. . - XVII . ., 2009. [Fonkich B. L.
Greko-slavyanskie shkoly v Moskve v XVII veke. M., 2009.]
. ., 2007. [Chelovek v kulture russkogo barokko. M., 2007.]

_____________________________
,
XVII .
.

.
,

Olga Kosheleva. Formation of the Intellectual Elite

89

,
.
, .
,

.
: ; XVII.;
; .

Olga Kosheleva ( ), prof.


Russia, Moscow
Institute for Theory and History of Education
of the Russian Academy of Education
okosheleva@mail.ru

39116



*6
For Peter the Great, beards and the traditional Russian clothing marked
the hated old times (N. Ustryalov, S. Solovyov, L. Hughes, etc.). However, this
statement has never been proved by references to any sources which could
reveal the tsars own opinion or that of his associates on the problem in question.
The author undertakes the first attempt to establish the position of Peter the
Great and his associates on the need for Europeanization of the appearance
of Russian subjects. The article analyzes the story of the introduction of beard
shaving and the adoption of European clothing in different versions of The
History of the Swedish War. The collected data enable the author to suppose
that the ideological justification of the introduction of beard shaving and
European clothing in Peter the Greats Russia was based upon the opposition
between the traditional Russian appearance associated with the appearance of
pagan peoples and the appearance of European subjects viewed as a Christian
one. This ideologeme is supposed to have been formed within the cultural and
political elite at the end of the 17th century, probably, under the influence of the
treaty Politika by Juraj Kriani.
Ke y words: Peter the Greats reforms; beard shaving; struggle against
beard-wearing and Russian clothing; cultural practices; cultural strategies;
everyday life practices; power and society.



[, . 502]. ,
, . . . . . , . .
[, . 38].
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* 2013 .

. ., 2013

Quaestio Rossica 2013 1

91

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, 1648 . [ , . 62]. ,
. . . , [, . 34]. ,
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,
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,
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______________

. ., . .
XVIII .: .
(XVIXVIII .) : . . ., 2013.
. 153173. [Akelev E. V., Trefilov E. N. Proekt evropeizatsii vneshnego oblika poddannykh
v Rossii pervoj poloviny XVIII v.: zamysel i realizatsiya. Fenomen reform na zapade i vostoke Evropy v nachale Novogo vremeni (XVIXVIII vv.) : sb. st. SPb., 2013.. S. 153173.]
. . , ., 1989. [Anisimov E. V. Vremya Petrovskikh reform, L., 1989.]
.. ,
XVII // . 1870. 1. . 129159. [Bezsonov
P.A. Yurij Krizhanich, revnitel vossoedineniya tserkvej i vsego slavyanstva v XVII veke. Pravoslavnoe obozrenie, 1870. 1. S. 129159.]
. . . . 2. ., 1999. [Bogdanov A. P. Russkie patriarkhi.
T. 2. M., 1999.]
( ) / c.
. . ; . . . . . . 12. ., 2004. [Gistoriya
Svejskoj vojny (Podennaya zapiska Petra Velikogo) / sost. T. S. Majkova ; pod obsch. red.
A. A. Preobrazhenskogo. Vyp. 12. M., 2004.]
. . XVIII . . 2. ., 1863. [Esipov G. V. Raskolnichi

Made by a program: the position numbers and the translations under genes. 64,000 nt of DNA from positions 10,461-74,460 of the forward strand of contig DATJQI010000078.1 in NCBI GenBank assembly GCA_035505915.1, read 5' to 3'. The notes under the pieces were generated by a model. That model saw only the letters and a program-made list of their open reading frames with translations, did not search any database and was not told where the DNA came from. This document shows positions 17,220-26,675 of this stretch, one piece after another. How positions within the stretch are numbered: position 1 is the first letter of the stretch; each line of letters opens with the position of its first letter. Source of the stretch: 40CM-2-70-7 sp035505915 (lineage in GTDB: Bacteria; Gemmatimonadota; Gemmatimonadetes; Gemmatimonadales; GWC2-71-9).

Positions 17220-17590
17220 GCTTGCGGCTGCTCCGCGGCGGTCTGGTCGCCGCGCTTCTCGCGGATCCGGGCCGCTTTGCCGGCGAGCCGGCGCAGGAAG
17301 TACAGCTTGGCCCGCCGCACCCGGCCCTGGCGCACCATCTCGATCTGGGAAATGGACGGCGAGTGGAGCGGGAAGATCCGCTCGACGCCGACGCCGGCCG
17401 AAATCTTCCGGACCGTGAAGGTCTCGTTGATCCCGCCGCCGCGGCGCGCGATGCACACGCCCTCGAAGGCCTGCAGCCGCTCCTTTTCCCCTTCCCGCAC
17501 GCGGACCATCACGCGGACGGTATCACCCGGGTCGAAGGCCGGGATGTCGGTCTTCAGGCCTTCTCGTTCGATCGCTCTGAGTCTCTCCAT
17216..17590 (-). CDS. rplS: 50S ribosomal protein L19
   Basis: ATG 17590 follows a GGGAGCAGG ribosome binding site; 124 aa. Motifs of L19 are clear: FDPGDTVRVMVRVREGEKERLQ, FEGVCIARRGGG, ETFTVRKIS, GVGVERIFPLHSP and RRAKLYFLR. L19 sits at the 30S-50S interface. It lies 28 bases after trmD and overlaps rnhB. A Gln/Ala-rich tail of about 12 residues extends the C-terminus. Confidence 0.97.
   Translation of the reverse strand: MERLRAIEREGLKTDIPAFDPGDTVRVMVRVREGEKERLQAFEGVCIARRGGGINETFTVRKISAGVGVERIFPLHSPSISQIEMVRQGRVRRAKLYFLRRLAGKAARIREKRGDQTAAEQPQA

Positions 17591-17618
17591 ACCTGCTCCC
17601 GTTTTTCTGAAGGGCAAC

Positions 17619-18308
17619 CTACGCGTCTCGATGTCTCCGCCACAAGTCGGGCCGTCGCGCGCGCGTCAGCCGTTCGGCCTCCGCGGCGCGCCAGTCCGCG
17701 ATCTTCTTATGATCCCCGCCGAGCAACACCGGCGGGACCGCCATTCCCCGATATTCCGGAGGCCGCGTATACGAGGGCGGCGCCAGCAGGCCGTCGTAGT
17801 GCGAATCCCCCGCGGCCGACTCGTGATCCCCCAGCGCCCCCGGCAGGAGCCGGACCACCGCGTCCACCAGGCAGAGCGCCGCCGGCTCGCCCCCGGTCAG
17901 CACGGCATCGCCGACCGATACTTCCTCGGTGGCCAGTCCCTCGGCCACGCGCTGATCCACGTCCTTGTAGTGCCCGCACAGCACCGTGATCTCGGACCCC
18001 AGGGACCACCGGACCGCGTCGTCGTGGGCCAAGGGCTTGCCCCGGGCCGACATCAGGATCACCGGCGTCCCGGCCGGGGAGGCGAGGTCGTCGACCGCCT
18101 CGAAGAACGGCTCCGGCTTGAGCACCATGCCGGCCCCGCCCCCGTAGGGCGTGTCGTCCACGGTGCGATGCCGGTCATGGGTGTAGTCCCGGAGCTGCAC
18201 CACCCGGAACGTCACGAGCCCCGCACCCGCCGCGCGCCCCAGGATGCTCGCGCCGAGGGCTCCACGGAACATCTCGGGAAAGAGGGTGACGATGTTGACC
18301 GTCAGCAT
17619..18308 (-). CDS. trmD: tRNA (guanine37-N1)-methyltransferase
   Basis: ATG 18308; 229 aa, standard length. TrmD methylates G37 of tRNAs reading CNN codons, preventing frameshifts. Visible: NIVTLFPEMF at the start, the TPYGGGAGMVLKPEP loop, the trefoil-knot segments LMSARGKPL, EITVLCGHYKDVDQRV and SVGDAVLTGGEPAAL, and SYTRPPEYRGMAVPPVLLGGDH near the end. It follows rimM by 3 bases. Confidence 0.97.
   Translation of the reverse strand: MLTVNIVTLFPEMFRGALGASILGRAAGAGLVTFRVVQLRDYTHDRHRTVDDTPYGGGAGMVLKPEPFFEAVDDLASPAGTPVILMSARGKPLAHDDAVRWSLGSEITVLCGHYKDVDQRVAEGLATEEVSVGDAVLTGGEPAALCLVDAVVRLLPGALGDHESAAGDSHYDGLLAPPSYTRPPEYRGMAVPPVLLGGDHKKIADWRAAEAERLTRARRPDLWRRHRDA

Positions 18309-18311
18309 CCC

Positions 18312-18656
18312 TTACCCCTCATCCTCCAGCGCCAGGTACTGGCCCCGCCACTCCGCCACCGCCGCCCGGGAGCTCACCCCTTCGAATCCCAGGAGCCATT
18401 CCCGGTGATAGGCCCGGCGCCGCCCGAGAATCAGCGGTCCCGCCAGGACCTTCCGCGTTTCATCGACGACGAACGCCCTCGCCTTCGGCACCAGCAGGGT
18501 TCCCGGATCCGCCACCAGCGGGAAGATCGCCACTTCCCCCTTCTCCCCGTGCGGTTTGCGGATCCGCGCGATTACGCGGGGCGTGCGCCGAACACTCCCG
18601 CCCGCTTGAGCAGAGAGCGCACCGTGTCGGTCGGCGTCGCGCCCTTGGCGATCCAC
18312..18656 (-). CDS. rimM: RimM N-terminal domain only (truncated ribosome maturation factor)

dela XVIII veka. T. 2. SPb., 1863.]
, / . .
. . . ., 1960. [Zhitie protopopa Avvakuma, im samim napisannoe / pod obsch. red.
N. K. Gudziya. M., 1960.]
I c 1695 1705, .
. ,
/ . . .
. 3. ., 1787. [Zhurnal gosudarya Petra I c 1695 po 1705, sochinennyj baronom Gizenom. Polovina pervaya. Sobranie raznykh zapisok i sochinenij, sluzhaschikh k dostavleniyu
polnogo svedeniya o zhizni i deyaniyakh gosudarya imperatora Petra Velikogo/ izd. F. Tumanskim. CH. 3. SPb., 1787.]
. / . . . . ; . .
. . ; . . . . ., 1965. [Krizhanich YU. Politika / podgot. k
pech. V. V. Zelenin ; per. i komment. A. L. Goldberg ; pod red. M. N. Tikhomirova. M., 1965.]
. . - XVIII . , 1974. [Pokrovskij N. N. Antifeodalnyj protest
uralo-sibirskikh krestyan-staroobryadtsev v XVIII v. Novosibirsk, 1974.]
. . 4 7. [PSZ. T. 4 7.]
. . 9. . 2. [RGADA. F. 9. Op. 2.]
. , ., 2004. [Russkij istoricheskij portret. Epokha parsuny, M., 2004.]
. . : 18 . . 7. ., 1991. [Solovev S. M. Sochineniya: v 18
kn. Kn. 7. M., 1991.]
. . : XVII . .,
2008. [Sedov P. V. Zakat Moskovskogo tsarstva: TSarskij dvor kontsa XVII veka. SPb., 2008.]
. . . . 3. ., 1858. [Ustryalov
N. G. Istoriya tsarstvovaniya Petra Velikogo. T. 3. SPb., 1858.]
. . XVII . .
, 2005. 1. . 2338. [Shamin S. M. Moda v Rossii poslednej
chetverti XVII stoletiya. Drevnyaya Rus. Voprosy medievistiki. 2005. 1. S. 2338.]

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. . 1705 .
//
. 1998. 2. . 301322. [Shashkov A. T. Delo 1705 g. o protivnosti i o
preslushanii ego tsarskogo velichestva ukazu tomskikh zhitelej o nemetskom plate i o britii
borod // Problemy istorii Rossii. 1998. 2. S. 301322.]
Hughes L. A Beard is an Unnecessary Burden: Peter Is Laws on Shaving and their
Roots in Early Russia // Russian Society and Culture and the Long Eighteenth Century. Essays in Honour of Anthony G. Cross. Ed. by Roger Bartlett and Lindsay Hughes. Munster,
2004. . 2134.

_____________________________
I
(. . , . . ,
. .).
,
.
I

.

. ,


,
, ,
.

XVII ., , ,
. .
: ;
; ; ;
; .

Evgeny Akeliev ( ), dr.


Russia, Moscow
Higher School of Economics
eakelev@hse.ru

DISP UTat io

94(470.25)1150/15